I have been prattling on about Toys R Us for more than a decade. The fact that this business has been the focus of so very many of my blog posts over the years suggests that I may have some mild fixation on the place. Not in a Bruce Springsteen kind of way, but rather in a Cheap Trick kind of way. Still, since both of them are Hall of Fame material, it's probably worth noting.
Toy stores have been a happy place for me as long as I can remember. This doesn't come as any kind of real surprise. People who don't enjoy toy stores? I don't want to meet them. Well, maybe I do. If they like Bruce Springsteen and Cheap Trick. And since toy stores are all but extinct, this probably is not the best basis for my personal relationships.
Toys R Us was a place that I recognize as one of those big box discount barns that started closing up the little toy stores because it was all about volume, volume, volume. The mom and pop shops that didn't have to worry about slashing prices or maintaining a clearance aisle. They were small places with crowded aisles and lots of things that didn't seem like they belonged in a toy store, but still there were treasures to be found. For those who looked.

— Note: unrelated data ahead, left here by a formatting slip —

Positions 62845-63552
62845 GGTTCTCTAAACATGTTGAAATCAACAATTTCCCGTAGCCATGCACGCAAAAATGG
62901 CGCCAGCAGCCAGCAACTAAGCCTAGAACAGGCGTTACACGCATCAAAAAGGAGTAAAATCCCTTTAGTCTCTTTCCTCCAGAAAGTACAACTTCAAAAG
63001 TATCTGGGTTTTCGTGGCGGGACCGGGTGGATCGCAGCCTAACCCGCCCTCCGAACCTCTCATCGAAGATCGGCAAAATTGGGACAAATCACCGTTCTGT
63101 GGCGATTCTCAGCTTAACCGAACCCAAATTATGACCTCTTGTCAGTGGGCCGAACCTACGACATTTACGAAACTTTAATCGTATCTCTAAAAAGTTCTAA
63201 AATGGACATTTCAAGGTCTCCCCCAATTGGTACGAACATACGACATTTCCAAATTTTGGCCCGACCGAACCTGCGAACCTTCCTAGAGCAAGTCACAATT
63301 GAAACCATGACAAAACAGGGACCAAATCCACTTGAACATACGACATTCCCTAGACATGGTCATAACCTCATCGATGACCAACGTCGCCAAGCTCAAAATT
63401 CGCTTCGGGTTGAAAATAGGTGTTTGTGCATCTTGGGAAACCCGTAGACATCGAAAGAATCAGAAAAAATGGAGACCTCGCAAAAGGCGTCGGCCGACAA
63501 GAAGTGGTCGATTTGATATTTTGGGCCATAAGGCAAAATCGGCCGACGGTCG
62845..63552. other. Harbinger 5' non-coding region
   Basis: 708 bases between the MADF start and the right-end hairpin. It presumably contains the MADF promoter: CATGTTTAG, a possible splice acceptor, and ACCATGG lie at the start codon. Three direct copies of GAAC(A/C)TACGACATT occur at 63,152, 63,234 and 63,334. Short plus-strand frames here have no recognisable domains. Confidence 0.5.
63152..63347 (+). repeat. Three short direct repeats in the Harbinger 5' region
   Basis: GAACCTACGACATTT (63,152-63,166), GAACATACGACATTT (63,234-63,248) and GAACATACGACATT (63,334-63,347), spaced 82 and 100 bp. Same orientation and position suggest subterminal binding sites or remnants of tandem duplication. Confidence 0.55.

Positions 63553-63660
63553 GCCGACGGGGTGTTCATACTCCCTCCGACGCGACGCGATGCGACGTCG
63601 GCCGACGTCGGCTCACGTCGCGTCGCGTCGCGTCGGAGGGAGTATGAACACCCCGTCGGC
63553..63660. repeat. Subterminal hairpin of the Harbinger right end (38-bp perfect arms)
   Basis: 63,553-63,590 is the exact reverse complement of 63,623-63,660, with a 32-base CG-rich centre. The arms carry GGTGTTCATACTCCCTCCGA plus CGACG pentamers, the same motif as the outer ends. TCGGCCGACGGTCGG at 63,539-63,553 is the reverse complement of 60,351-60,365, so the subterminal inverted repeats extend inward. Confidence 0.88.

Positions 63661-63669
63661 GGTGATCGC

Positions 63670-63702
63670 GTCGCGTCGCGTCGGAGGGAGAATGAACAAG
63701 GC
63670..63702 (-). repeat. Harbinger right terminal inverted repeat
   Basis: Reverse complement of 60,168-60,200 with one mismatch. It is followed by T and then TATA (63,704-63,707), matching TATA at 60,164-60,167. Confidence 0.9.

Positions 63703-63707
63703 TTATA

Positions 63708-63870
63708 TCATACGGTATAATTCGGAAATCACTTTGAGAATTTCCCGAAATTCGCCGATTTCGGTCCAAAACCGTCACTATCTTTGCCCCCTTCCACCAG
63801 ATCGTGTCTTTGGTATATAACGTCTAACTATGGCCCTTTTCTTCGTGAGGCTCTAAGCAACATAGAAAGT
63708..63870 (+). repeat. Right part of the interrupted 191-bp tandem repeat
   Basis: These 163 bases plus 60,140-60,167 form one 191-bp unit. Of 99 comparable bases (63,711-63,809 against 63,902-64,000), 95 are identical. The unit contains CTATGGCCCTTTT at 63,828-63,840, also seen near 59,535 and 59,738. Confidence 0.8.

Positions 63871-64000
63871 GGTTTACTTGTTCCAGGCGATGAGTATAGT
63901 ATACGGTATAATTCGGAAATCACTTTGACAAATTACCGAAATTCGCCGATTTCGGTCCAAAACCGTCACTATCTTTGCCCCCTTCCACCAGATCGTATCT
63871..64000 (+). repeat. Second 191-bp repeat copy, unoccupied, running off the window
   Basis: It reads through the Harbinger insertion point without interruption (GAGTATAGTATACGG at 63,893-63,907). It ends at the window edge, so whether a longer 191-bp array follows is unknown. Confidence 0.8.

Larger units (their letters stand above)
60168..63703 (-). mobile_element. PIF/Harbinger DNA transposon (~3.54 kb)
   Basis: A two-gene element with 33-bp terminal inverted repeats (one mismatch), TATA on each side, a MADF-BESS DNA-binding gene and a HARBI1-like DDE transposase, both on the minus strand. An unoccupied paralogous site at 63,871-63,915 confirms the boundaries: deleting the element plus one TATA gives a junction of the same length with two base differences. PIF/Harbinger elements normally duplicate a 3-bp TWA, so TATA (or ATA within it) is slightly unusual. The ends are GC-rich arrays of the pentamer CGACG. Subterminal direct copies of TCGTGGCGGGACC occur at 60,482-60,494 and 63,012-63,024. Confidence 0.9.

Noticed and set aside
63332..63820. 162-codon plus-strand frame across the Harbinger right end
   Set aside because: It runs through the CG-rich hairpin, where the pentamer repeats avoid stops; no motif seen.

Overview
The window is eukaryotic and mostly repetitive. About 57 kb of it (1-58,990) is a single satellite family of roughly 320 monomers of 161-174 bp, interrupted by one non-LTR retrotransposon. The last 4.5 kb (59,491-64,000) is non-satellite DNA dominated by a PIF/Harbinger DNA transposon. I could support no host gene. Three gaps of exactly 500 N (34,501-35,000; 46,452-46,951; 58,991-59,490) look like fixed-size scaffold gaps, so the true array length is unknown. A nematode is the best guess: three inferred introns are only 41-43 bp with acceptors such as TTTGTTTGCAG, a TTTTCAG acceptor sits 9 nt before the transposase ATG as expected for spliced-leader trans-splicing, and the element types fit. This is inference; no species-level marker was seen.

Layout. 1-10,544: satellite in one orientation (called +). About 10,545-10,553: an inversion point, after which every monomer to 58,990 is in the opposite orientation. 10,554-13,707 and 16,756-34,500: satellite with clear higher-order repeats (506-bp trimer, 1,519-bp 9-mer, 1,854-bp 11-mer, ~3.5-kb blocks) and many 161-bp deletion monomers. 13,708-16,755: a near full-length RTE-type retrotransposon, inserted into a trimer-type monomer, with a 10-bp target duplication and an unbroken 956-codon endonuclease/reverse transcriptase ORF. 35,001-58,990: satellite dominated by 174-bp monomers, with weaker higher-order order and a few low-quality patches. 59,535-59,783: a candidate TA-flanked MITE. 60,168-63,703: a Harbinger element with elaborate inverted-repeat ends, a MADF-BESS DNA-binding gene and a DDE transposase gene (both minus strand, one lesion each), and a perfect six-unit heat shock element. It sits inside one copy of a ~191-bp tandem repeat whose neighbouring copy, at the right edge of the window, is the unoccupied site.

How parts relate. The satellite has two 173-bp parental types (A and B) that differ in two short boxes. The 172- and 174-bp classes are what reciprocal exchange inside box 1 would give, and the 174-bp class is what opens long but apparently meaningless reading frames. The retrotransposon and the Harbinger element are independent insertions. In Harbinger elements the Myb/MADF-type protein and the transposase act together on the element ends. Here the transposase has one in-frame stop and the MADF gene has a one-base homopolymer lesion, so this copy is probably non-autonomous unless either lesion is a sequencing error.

Toys R Us crushed those little places, and when I became a dad, there was a place for my son and I to go together. To wander and dream about what might be. I knew this because I had been there before he was born. Years before. I could tell you that I was there in anticipation of impending fatherhood, but that would not be the case. I was shopping for me. I wasn't always buying, but I wasn't above bringing home a new plaything because as a grownup, I could rationalize a fifteen to twenty dollar purchase because everyone deserves a new toy now and then. I brought home my Sega Genesis from there. I played the heck out of those games. Right up until the birth of my son. Then I put away the video games and started putting together the tractors and trikes and Hot Wheels garages that became the firmament upon which my son's play began.
And all those Legos. On our trips to Toys R Us, we saved that aisle for last. Need it. Got it. Need it, need it. Got it. Somewhere in there Amazon started selling toys and my son figured out computers upon which he could order his own Legos. And play computer games. That he cold download without leaving the house.
One of the last times I was in that store, it was with my younger brother. Two big boys looking at rack after rack of things we really didn't need. Until we turned the corner into the Lego aisle. I spotted it. A Lego Yellow Submarine. I called my younger brother over. We examined. We coveted. We checked the price. It went back on the shelf. My brother and I left Toys R Us empty handed. A few weeks later, around my birthday, a package arrived. It was the Yellow Submarine. From Amazon.
Toys R Us was closed.